I am, Sir, your very obedient Servant,
Experimental Investigation of Table-Moving.
The object which I had in view in this inquiry was not to satisfy myself, for my conclusion had been formed already on the evidence of those who had turned tables; but that I might be enabled to give a strong opinion, founded on facts, to the many who applied to me for it. Yet the proof which I sought for, and the method followed in the inquiry, were precisely of the same nature as those which I should adopt in any other physical investigation. The parties with whom I have worked were very honourable, very clear in their intentions, successful table-movers, very desirous of succeeding in establishing the existence of a peculiar power, thoroughly candid, and very effectual. It is with me a clear point that the table moves when the parties, though they strongly wish it, do not intend, and do not believe that they move it by ordinary mechanical power. They say, the table draws their hands; that it moves first, and they have to follow it,—that sometimes it even moves from under their hands. With some the table will move to the right or left according as they wish or will it, —with others the direction of the first motion is uncertain:—but all agree that the table moves the hands and not the hands the table. Though I believe the parties do not intend to move the table, but obtain the result by a quasi involuntary action, still I had no doubt of the influence of expectation upon their minds, and through that upon the success or failure of their efforts. The first point, therefore, was to remove all objections due to expectation, having relation to the substances which I might desire to use:—so, plates of the most different bodies, electrically speaking, -namely, sand-paper, mill board, glue, glass, moist clay, tinfoil, cardboard, gutta percha, vulcanized rubber, wood, &c.,—were made into a bundle and placed on a table under the hands of a turner. The table turned. Other bundles of other plates were submitted to different persons at other times,—and the tables turned. Henceforth, therefore, these.substances may be used in the construction of apparatus. Neither during their use nor at other times could the slightest trace of electrical or magnetic effects be obtained. At the same trials it was readily ascertained that one person could produce the effect; and that the motion was not necessarily circular, but might be in a straight line. No form of experiment or mode of observation that I could devise gave me the slightest indication of any peculiar natural force. No attractions, or repulsions, or signs of tangential power, appeared, nor anything which could be referred to other than the mere mechanical pressure exerted inadvertently by the turner. I therefore proceeded to analyse this pressure, or that part of it exerted in a horizontal direction:—doing so, in the first instance, unawares to the party. A soft cement, consisting of wax and turpentine, or wax and pomatum, was prepared. Four or live pieces of smooth slippery cardboard were attached one over the other by little pellets of the cement, and the lower of these to a piece of sand-paper resting on the table; the edges of these sheets overlapped slightly, and on the under surface a pencil line was drawn over the laps so as to indicate position. The upper cardboard was larger than the rest, so as to cover the whole from sight. Then the table-turner placed the hands upon the upper card,—and we waited for the result. Now, the cement was strong enough to offer considerable resistance to mechanical motion, and also to retain the cards in any new position which they might acquire,—and yet weak enough to give way slowly to a continued force. When at last the tables, cards, and hands all moved to the left together, and so a true result was obtained, I took up the pack. On examination it was easy to see by the displacement of the parts of the line, that the hand had moved further than the table, and that the latter had lagged behind;—that the hand, in fact, had pushed the upper card to the left, and that the under cards and the table had followed and been dragged by it. In other similar cases when the table had not moved, still the upper card was found to have moved, showing that the hand had carried it in the expected direction. It was evident, therefore, that the table had not drawn the hand and person round, nor had it moved simultaneously with the hand. The hand had left all things under it behind, and the table evidently tended continually to keep the hand back.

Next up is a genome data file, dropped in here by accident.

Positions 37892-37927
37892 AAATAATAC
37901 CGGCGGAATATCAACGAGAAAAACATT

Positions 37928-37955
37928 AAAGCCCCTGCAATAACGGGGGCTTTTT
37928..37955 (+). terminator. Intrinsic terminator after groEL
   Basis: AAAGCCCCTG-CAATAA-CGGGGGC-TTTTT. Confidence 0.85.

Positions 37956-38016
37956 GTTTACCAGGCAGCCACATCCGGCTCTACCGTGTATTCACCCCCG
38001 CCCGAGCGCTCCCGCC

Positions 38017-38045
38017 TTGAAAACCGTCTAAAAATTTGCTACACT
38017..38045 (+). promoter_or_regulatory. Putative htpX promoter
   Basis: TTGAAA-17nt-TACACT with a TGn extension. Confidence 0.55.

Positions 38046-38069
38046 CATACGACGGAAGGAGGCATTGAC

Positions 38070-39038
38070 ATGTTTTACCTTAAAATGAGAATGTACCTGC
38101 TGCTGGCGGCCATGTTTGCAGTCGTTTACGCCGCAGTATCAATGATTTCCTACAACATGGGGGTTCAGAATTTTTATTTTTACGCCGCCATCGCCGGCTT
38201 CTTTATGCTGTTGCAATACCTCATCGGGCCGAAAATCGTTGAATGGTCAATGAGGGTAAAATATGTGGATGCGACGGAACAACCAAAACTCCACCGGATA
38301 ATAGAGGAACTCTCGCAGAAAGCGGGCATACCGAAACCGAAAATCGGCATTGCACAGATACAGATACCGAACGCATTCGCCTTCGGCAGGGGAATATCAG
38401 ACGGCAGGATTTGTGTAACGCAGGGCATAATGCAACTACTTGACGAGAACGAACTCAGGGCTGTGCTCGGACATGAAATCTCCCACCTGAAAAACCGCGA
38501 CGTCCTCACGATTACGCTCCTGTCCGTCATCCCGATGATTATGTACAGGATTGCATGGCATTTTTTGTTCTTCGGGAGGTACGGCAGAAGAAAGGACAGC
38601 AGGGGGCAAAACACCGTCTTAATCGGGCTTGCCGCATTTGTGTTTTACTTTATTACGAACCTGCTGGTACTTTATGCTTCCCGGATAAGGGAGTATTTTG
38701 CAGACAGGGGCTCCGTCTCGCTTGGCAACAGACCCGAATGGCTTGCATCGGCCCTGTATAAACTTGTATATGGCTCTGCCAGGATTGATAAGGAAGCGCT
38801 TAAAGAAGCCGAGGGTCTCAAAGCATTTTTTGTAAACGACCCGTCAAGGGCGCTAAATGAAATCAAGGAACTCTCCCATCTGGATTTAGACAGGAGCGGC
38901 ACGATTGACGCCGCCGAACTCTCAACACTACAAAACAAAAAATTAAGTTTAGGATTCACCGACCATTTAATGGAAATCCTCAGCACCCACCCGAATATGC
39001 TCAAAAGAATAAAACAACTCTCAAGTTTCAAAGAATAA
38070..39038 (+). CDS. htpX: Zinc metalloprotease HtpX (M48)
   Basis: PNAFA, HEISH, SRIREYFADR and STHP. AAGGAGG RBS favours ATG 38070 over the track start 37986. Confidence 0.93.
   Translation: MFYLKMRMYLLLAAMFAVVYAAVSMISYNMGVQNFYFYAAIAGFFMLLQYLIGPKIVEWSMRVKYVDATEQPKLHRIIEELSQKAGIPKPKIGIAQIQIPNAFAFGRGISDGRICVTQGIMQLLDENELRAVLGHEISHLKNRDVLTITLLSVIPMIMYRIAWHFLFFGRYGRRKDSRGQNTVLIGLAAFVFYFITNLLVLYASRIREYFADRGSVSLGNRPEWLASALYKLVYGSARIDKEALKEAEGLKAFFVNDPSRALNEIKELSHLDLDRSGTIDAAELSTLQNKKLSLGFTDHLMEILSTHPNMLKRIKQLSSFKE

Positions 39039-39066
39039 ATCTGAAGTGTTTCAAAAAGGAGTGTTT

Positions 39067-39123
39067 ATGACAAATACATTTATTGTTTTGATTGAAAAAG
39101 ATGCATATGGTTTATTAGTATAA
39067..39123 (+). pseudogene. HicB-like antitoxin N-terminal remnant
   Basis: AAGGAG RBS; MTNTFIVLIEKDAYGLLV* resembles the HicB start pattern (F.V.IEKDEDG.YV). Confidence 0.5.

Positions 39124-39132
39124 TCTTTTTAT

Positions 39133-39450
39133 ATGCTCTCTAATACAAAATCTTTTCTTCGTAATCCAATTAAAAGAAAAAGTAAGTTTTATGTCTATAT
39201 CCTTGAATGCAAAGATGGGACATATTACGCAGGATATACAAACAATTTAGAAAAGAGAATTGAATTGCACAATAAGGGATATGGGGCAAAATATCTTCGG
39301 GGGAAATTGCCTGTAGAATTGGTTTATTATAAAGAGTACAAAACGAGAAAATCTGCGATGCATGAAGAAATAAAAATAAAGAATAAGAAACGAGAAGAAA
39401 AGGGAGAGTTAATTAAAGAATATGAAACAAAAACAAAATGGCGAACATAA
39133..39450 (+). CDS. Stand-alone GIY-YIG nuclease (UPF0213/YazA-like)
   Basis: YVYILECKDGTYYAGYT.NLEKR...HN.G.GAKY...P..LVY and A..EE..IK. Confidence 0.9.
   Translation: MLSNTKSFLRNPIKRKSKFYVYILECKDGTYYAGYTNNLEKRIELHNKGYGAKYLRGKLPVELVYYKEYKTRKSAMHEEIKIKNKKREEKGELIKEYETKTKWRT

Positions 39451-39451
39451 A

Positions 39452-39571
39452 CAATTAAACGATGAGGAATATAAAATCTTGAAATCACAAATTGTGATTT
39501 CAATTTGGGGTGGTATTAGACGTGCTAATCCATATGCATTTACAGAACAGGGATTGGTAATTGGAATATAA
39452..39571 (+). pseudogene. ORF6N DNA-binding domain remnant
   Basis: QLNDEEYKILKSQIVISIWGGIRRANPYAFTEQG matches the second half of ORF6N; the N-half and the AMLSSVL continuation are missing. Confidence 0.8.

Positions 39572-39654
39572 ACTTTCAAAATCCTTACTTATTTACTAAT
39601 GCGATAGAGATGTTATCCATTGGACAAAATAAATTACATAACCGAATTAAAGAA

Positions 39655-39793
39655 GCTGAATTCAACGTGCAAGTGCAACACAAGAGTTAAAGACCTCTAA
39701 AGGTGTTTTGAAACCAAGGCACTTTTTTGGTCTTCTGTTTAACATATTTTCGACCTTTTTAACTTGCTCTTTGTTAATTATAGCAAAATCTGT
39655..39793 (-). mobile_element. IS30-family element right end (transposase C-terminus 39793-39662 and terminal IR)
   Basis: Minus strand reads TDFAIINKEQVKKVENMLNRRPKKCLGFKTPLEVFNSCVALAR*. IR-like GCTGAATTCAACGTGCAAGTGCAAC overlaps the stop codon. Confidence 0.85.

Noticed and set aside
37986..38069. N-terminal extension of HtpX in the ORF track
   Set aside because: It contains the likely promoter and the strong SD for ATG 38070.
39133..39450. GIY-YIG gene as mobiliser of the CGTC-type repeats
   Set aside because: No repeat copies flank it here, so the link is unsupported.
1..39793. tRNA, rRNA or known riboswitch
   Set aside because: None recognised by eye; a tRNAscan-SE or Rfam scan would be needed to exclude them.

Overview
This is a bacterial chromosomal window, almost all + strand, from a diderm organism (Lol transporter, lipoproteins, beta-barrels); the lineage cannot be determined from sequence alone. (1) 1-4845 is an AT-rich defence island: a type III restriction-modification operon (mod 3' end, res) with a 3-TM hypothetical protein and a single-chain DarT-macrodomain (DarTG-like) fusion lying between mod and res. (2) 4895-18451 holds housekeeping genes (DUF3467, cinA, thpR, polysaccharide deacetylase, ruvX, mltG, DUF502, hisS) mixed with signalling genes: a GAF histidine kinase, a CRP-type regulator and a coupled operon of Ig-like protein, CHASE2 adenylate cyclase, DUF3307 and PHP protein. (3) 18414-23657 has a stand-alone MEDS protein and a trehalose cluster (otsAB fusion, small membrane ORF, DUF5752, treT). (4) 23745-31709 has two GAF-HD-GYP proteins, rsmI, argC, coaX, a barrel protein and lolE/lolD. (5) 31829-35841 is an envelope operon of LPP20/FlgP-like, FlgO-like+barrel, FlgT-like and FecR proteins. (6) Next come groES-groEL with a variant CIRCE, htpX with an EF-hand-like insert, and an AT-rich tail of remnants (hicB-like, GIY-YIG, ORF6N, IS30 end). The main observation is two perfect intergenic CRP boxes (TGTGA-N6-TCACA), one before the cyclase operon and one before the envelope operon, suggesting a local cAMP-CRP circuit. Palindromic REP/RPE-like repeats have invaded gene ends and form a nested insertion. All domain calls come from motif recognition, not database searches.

The next step was to arrange an index which should show whether the table moved first, or the hand moved before the table, or both moved or remained at rest together. At first this was done by placing an upright pin fixed on a leaden foot upon the table, and using that as the fulcrum of a light lever. The latter was made of a slip of foolscap paper, and the short arm, about ¼ of an inch in length, was attached to a pin proceeding from the edge of a slipping card placed on the table, and prepared to receive the hands of the table-turner. The other arm, of 11½ inches long, served for the index of motion. A coin laid on the table marked the normal position of the card and index. At first the slipping card was attached to the table by the soft cement, and the index was either screened from the turner, or the latter looked away: then, before the table moved, the index showed that the hand was giving a resultant pressure in the expected direction. The effect was never carried far enough to move the table, for the motion of the index corrected the judgment of the experimenter, who became aware that, inadvertently, a side force had been exerted. The card was now set free from the table, i. e. the cement was removed. This, of course, could not interfere with any of the results expected by the table-turner for both the bundle of plates spoken of and single cards had been freely moved on the tables before; but now that the index was there, witnessing to the eye, and through it to the mind, of the table-turner, not the slightest tendency to motion either of the card or of the table occurred. Indeed, whether the card was left free or was attached to the table, all motion or tendency to motion was gone. In one particular case there was relative motion between the table and the hands: I believe that the hands moved in one direction; the table-turner was persuaded that the table moved from under the hand in the other direction:—a gauge, standing upon the floor, and pointing to the table, was therefore set up on that and some future occasions,—and then, neither motion of the hand nor of the table occurred.